Tuesday’s announcement that five-star Bingham High recruit Jay Tufele is going to USC rated a 1 on the Shock-o-Meter. Once the Trojans arrive, usually the meeting is adjourned.
Eleven national championships say it all, as do six Heisman winners. Oh, and the weather is lovely, the talent superior and the location close enough.
Mark down another premium recruit that got away from the Utes. Not that they fielded a weak class. Far from it. The Utes signed seven four-star considerations. That's a fine year for almost anyone. Kyle Whittingham loves his results as does "everyone else in America.”
He likes the speed and athleticism in the secondary, referring to it as “really high caliber athletes.” He feels “great about the guys we signed” on the defensive line. But while the Utes are collecting more talent than ever, there’s also the nagging reminder that they didn’t land the highest profile player of all. Last year they pulled off a coup by inking five-star offensive lineman Garrett Bolles from Snow College. Now he’s headed for the NFL draft. However, rarely if ever have the Utes signed a five-star player directly from high school.
Superstar players prefer superstar destinations.
Traveler, the white mascot horse of USC fame, is just now leaving the stable.
Utah will keep doing what it does, making the most of the available talent. It is one of the Pac-12’s better programs at sending players to the NFL. Asked how many of this year’s signees Utah could have attracted six or eight years ago, Whittingham said, “Ten percent. Maybe a quarter, at the top. Look at the list of schools we beat on some of those guys. It would have been unheard of before our Pac-12 days.”
It’s not like it was a terrible jolt that Tufele chose neither Utah nor BYU. He listed both among his finalists, along with USC, Ohio State and Michigan. The announcement was made at a school assembly Wednesday. As he waited at a table to sign, he nervously rocked in his chair, accidentally dropping a paper on the floor. He thanked family, school officials, friends, coaches, etc., then delivered the news.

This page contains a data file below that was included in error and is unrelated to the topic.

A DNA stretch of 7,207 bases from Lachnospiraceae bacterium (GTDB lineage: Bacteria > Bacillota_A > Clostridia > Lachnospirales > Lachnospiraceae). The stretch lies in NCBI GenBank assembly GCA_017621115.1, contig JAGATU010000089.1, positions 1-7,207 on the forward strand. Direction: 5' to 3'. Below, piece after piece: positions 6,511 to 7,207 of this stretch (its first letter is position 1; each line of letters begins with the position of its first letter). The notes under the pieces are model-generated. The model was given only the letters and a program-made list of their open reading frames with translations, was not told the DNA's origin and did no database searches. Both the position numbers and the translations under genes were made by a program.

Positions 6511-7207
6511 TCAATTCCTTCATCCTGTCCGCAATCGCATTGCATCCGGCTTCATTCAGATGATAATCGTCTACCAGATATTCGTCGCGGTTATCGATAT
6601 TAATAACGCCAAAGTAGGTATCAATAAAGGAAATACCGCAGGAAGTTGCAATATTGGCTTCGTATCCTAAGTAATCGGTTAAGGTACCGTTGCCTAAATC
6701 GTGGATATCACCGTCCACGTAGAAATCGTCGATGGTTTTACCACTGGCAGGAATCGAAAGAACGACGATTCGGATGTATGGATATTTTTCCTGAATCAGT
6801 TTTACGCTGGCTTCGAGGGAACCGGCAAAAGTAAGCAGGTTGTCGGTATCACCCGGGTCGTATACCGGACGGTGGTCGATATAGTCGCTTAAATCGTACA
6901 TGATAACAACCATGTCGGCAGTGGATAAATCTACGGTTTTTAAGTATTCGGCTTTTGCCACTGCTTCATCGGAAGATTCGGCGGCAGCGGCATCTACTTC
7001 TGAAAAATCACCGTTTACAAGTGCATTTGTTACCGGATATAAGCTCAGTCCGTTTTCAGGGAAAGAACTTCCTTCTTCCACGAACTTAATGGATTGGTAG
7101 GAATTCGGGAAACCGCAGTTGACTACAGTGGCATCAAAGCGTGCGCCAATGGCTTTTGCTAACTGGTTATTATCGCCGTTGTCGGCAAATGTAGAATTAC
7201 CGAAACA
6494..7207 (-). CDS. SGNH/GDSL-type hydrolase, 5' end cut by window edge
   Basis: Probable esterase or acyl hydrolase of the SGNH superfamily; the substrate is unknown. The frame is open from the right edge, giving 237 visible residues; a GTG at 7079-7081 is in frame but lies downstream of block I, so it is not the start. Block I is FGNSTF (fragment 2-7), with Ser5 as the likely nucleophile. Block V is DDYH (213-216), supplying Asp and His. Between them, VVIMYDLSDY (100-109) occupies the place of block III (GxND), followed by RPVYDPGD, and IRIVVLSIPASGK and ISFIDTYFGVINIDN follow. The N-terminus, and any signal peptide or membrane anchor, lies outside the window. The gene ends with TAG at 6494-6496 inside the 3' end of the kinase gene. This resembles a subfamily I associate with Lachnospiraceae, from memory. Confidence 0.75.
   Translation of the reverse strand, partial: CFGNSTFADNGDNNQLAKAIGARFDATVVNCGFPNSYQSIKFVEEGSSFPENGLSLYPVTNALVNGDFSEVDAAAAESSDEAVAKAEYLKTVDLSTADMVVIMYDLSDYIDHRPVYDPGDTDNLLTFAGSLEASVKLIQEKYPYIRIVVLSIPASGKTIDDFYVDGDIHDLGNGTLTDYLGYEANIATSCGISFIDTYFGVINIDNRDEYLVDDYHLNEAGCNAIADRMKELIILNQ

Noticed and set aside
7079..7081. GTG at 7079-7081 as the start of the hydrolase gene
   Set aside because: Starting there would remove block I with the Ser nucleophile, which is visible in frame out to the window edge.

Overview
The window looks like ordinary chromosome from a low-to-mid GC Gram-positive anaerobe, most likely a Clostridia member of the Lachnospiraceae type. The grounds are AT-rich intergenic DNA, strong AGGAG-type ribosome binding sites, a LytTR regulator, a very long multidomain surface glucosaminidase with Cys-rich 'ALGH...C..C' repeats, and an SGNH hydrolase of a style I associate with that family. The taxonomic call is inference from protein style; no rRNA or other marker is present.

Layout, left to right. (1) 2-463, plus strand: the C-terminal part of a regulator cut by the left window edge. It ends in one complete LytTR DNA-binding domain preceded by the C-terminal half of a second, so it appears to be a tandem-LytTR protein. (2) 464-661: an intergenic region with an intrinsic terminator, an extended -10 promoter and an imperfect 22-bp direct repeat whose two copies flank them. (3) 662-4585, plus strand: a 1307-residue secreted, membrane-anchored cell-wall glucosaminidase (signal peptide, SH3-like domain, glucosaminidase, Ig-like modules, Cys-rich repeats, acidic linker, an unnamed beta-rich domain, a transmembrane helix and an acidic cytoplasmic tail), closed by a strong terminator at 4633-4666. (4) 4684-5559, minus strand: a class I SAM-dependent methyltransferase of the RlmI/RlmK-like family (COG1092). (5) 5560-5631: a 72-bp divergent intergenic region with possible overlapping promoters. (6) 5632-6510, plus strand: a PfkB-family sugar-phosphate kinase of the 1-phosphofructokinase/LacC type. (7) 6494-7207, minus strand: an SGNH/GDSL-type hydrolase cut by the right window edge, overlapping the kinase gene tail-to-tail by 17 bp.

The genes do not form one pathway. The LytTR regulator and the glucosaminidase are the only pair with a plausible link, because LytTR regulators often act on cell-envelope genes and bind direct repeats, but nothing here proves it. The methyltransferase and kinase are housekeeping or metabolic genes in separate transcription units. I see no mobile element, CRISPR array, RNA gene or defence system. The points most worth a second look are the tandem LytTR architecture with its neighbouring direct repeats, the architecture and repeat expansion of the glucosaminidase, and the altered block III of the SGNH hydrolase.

It’s a fairly regular story of local stars choosing surf over turf. In 2015, hotly recruited Utahns Porter Gustin and Osa Masina — both top-60 prospects — signed with the Trojans. In 2006, Stanley Havili, from Cottonwood High, made the same choice. Others such as Haloti Ngata (Oregon, 2002) and Ty Jones (Washington, 2017) have also gone elsewhere.
Timpview four-star Chaz Ah You chose BYU this year. Keeping Ah You local was the good news for the state of Utah, not as good for its university.
But it wasn’t long ago that only a couple of players in Utah were even worth a recruiting trip for big-name coaches. Now the talent has ballooned. Whittingham said in the more than 20 years he’s been at Utah, the number of Division I instate players has increased from five or six a year to over 30.
A rising tide lifts all boats.
It also can wipe out the shoreline when coaches such as Urban Meyer and Jim Harbaugh show up.
The signatures began trickling in at the crack of smog on Wednesday. Feb. 1 isn’t necessarily the best “air day” to show off Salt Lake City. But it’s not like L.A. is above it all.
Javelin Guidry, a four-star DB from California, signed early, making Whittingham’s day bright. Late in the afternoon the Utes added four-star defensive back Jaylon Johnson. In between was a steady stream of power conference talent.
National Letter of Intent day resembles a pageant as much as anything. There’s a whole lot of ceremony and suspense. All that’s missing is a congeniality award. Afterward, fans loudly declare it their best recruiting class ever.
Grandiose as that sounds, there’s a grain of truth. Few of Wednesday’s signees would have given Utah a shot in the 1980s, or even a half-dozen years ago. This year’s top target didn’t happen on Letter of Intent day, but Whittingham was upbeat in the end. He noted how many of his former players are in the NFL — 25 at last count by ESPN.com.
On both ends of the college experience at Utah, things have been working just fine.
The only thing better would be keeping the best of them home.